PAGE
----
In the 1970s Ahmanson became a Calvinist and joined R. J. Rushdoony‘s Christian Reconstructionist movement. Ahmanson served as a board member of Rushdoony’s Chalcedon Foundation for approximately 15 years before resigning in 1996. In 1996, Ahmanson said he had left the Chalcedon board and “does not embrace all of Rushdoony’s teachings.” He is somewhat reclusive and has Tourette syndrome; his wife usually communicates with the media and others on his behalf.
TIME Magazine covered the Ahmansons in their 2005 profiles of the 25 Most Influential Evangelicals in America, classifying them as “the financiers.”
In 2004, when asked by Max Blumenthal for Salon if “she (Ahmanson’s wife) and her husband would still want to install the supremacy of biblical law”, Roberta Ahmanson replied: “I’m not suggesting we have an amendment to the Constitution that says we now follow all 613 of the case laws of the Old Testament … But if by biblical law you mean the last seven of the Ten Commandments, you know, yeah.”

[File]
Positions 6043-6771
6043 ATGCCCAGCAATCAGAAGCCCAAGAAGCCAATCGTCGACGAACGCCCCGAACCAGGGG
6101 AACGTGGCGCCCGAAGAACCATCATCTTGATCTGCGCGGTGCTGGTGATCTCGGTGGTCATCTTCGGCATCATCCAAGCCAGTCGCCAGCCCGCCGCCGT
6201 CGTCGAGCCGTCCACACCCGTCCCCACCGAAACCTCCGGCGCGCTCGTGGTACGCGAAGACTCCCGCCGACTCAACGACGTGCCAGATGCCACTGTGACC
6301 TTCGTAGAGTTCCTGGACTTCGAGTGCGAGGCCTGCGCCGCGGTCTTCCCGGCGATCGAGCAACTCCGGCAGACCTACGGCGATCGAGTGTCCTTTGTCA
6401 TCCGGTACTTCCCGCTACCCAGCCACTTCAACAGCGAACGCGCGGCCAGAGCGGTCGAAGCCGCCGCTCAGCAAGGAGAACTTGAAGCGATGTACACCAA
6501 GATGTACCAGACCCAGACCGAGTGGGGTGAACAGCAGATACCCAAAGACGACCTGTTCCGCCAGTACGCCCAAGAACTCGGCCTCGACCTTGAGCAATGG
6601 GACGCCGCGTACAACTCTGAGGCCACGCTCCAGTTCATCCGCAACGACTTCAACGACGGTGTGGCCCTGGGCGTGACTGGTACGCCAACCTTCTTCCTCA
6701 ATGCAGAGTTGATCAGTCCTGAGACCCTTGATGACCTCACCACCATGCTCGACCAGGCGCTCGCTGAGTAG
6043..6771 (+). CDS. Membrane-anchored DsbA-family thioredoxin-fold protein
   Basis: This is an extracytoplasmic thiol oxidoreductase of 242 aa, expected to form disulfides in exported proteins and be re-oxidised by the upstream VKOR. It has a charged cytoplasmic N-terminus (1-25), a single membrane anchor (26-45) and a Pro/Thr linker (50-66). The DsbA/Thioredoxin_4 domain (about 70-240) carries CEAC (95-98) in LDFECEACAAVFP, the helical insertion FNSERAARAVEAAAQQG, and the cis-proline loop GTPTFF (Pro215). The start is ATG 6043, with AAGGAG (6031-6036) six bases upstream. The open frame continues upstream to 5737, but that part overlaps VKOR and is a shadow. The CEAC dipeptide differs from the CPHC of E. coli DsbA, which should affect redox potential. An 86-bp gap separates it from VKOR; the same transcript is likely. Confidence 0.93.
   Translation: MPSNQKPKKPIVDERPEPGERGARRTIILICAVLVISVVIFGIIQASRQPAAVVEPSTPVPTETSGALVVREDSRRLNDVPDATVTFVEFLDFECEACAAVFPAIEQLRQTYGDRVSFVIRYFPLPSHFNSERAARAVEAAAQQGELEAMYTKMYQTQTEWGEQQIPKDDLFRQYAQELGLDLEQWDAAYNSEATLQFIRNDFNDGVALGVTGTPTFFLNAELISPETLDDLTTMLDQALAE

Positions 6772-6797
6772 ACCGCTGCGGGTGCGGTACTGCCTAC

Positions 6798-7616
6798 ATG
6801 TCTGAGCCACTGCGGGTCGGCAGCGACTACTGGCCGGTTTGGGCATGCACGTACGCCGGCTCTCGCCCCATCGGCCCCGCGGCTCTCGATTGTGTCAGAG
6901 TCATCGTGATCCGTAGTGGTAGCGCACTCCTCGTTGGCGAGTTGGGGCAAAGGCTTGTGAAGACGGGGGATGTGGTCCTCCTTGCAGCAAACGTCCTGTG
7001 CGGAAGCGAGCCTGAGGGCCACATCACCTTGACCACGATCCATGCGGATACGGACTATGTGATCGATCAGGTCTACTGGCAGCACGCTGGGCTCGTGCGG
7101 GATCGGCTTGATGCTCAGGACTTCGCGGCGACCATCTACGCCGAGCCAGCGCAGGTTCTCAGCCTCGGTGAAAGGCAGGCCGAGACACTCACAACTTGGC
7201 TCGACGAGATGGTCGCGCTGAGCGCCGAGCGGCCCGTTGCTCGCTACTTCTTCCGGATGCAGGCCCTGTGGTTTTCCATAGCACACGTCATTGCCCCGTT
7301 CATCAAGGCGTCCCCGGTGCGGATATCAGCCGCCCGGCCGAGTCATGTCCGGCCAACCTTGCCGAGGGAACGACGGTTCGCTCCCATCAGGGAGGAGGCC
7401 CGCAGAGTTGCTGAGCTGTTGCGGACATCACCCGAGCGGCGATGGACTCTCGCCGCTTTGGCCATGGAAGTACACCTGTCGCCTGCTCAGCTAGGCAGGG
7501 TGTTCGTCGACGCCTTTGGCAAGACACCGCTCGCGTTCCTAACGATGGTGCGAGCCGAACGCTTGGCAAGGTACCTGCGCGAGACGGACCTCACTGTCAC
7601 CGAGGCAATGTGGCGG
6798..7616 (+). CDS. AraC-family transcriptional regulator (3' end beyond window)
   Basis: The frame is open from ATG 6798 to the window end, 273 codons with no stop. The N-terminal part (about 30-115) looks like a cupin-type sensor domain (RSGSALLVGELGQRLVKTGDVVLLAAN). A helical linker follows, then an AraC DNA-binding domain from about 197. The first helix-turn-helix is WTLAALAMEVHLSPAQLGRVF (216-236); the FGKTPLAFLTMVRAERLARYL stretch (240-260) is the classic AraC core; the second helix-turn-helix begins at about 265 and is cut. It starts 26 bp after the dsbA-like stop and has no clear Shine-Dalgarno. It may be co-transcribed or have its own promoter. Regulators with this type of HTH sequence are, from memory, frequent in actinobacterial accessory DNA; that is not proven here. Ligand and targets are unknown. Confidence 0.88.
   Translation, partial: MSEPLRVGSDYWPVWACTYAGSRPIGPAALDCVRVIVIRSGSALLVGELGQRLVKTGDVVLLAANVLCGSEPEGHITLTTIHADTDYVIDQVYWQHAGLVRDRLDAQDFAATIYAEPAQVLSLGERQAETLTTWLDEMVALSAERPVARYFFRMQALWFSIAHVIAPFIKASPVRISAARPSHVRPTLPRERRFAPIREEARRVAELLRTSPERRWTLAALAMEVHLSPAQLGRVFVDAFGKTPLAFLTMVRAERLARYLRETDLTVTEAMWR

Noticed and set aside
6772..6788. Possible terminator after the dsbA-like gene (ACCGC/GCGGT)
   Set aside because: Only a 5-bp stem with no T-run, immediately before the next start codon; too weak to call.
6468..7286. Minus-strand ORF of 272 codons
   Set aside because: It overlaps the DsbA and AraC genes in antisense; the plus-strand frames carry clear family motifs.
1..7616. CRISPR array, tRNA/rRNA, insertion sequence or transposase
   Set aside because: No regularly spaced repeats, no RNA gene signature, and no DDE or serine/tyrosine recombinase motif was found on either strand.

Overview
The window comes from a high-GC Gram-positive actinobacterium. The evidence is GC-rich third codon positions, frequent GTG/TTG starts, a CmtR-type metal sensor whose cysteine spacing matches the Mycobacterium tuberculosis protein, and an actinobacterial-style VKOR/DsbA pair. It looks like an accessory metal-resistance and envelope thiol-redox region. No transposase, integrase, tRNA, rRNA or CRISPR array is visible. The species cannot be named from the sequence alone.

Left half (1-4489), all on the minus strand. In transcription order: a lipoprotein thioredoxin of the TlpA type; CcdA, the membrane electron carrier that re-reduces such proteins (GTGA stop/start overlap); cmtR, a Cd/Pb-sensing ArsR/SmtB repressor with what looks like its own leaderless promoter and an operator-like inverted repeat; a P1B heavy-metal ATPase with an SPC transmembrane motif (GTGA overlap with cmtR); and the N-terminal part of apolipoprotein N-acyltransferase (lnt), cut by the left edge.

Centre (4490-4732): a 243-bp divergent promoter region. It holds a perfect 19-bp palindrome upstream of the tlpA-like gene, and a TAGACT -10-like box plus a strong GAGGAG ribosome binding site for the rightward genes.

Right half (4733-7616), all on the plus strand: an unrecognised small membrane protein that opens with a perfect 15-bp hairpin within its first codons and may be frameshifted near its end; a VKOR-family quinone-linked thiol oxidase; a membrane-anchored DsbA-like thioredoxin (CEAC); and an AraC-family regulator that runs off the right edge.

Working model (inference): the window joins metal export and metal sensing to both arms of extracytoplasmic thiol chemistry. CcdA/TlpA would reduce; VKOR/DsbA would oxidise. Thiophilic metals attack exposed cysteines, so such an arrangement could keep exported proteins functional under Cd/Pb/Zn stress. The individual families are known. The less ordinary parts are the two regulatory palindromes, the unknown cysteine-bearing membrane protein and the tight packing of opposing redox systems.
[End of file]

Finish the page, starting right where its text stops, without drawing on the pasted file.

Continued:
Ahmanson has donated $1,395,000 through Fieldstead And Co. to support California Proposition 8 (2008), a November 2008 ballot initiative that would amend the state’s Constitution to ban same-sex marriage, which had been legalized in a California Supreme Court case earlier in the year. He had been a six-figure donor to California’s previous initiative, Proposition 22. In late 2008, Ahmanson, worried about the narrowing focus of the California Republican Party (lowering taxes), announced that he switched parties and is now a registered Democrat.
Read more at: http://en.wikipedia.org/wiki/Howard_Ahmanson,_Jr.